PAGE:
Bok Choy-adding variety that's simple, easy and inexpensive

Discussion in 'General Food and Foraging Discussion' started by SurviveNthrive, Nov 9, 2010.

Tags:
  1. SurviveNthrive

    SurviveNthrive a dude

    654
    0
    Baby Bok Choy:

    [​IMG]

    I'm sure many of us, by now, have eaten some form of Bok Choy, but some might not know how to cook it. I'm always looking for healthy variety items that are easy to cook.

    I like Baby Bok Choy for this. In some Asian food markets I can buy some individual bunches or packs of four of them. Cut off the base and clean and separate the leaves. This takes seconds. The base is sorta like celery, so remove any brown or discoloration, if any and check the leaves. You might wish to cut apart larger Bok Choy.

    A quick, and delicious way of cooking this is to get a large frying pan, heat up a bit of cooking oil, olive oil works for me on many things. Place the veggies in there and hit it with garlic salt. Begin cooking until tender. I hit it when it's cooking with soy sauce. (For me, garlic and soy sauce works on a lot of veggies, it also kills my desire for butter in there.)

    If I were doing a LOT of Bok Choy, I'd do it as I would if cooking a lot of cabbage, celery or some other such veggies, I'd start with simmering it in chicken broth, then work toward the oils once the veggies softened up. This greatly reduces the amount of oil or butter needed. At that point, add your garlic, soy sauce or whatever you want to add.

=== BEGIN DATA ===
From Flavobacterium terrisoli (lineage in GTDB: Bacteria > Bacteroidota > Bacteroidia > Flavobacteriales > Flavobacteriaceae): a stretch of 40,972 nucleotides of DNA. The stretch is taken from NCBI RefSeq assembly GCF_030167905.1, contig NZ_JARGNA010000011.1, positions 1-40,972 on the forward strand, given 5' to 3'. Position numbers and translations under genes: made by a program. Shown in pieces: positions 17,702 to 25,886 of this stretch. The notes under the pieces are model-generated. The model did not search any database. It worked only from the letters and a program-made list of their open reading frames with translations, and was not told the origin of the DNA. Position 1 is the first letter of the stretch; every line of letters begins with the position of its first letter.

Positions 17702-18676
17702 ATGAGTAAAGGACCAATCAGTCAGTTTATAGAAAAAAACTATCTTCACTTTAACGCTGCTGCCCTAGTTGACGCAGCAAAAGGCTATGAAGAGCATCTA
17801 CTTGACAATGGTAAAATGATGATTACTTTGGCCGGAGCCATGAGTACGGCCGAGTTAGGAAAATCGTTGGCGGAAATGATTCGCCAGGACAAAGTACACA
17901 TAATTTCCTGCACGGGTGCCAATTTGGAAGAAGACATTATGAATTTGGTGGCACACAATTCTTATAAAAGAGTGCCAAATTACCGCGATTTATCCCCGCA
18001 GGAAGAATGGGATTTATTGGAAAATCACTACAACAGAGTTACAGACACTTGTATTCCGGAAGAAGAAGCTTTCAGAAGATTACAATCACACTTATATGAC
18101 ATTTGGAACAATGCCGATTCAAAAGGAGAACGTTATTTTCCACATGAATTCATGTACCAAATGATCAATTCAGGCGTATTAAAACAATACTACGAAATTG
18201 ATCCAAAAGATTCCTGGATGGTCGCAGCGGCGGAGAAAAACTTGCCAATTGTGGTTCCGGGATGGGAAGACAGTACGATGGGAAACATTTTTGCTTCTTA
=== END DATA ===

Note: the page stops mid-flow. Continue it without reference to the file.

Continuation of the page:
I might follow up the Bok Choy with some nice fish fillet or slices of chicken in the same pan.
     
  2. gypsysue

    gypsysue The wanderer

    4,350
    22
    I've never had Bok Choy. What does it taste similar to (Don't say "chicken", I won't believe you! :lolsmash: )?

    Is it something a person could grow in their garden in this country? Do you know if it can be canned or dried?

    Thanks for a new idea to try. The picture makes it look like a tasty vegetable.
     

  3. SurviveNthrive

    SurviveNthrive a dude

    654
    0
    I believe it's related to cabbage, but here's the cool thing, the leafy tops are similar to spinach, and the bottoms are similar to celery bottoms, while the middle is closer to cabbage in taste. Put that all together and with it's own flavor it's interesting. I used the baby one, but the big one has much more in the way of the leafy parts and that really, really tastes like spinach. Often in buffets they have that with garlic and butter and it's yummy.

    This is the veggie they make into Kim Chee. What an utter waste! However, if you can handle Kim Chee, a simple meal made by many in Korea and other places is a bit of that on top of rice. That's it, a lunch or breakfast!
     
    Last edited: Nov 9, 2010
  4. UncleJoe

    UncleJoe Well-Known Member

    6,764
    108
    This is a new one on me too.
    Great, more reading. :rolleyes:
     
  5. catsraven

    catsraven Meoww

    643
    11
    I just love Bok Choy and Kim Chi, which is fermented Bok Choy.
     
    Last edited: Nov 10, 2010
  6. SurviveNthrive

    SurviveNthrive a dude

    654
    0
    I'm hoping that others here have some experience with some lesser well known, to the average American, veggies. I'd like to be able to recognize these items and be able to properly cook them if I am lucky enough to find something different. Heck, going to some Asian food stores, some veggies or roots or whatever are unfamiliar enough to me that I might not even see them as food if I saw them growing.